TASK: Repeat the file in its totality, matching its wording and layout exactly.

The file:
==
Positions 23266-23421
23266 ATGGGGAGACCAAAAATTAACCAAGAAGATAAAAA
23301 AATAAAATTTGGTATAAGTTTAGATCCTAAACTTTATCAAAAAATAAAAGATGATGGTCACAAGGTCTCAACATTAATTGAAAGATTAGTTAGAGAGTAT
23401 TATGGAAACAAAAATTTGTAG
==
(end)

Positions 23266-23421
23266 ATGGGGAGACCAAAAATTAACCAAGAAGATAAAAA
23301 AATAAAATTTGGTATAAGTTTAGATCCTAAACTTTATCAAAAAATAAAAGATGATGGTCACAAGGTCTCAACATTAATTGAAAGATTAGTTAGAGAGTAT
23401 TATGGAAACAAAAATTTGTAG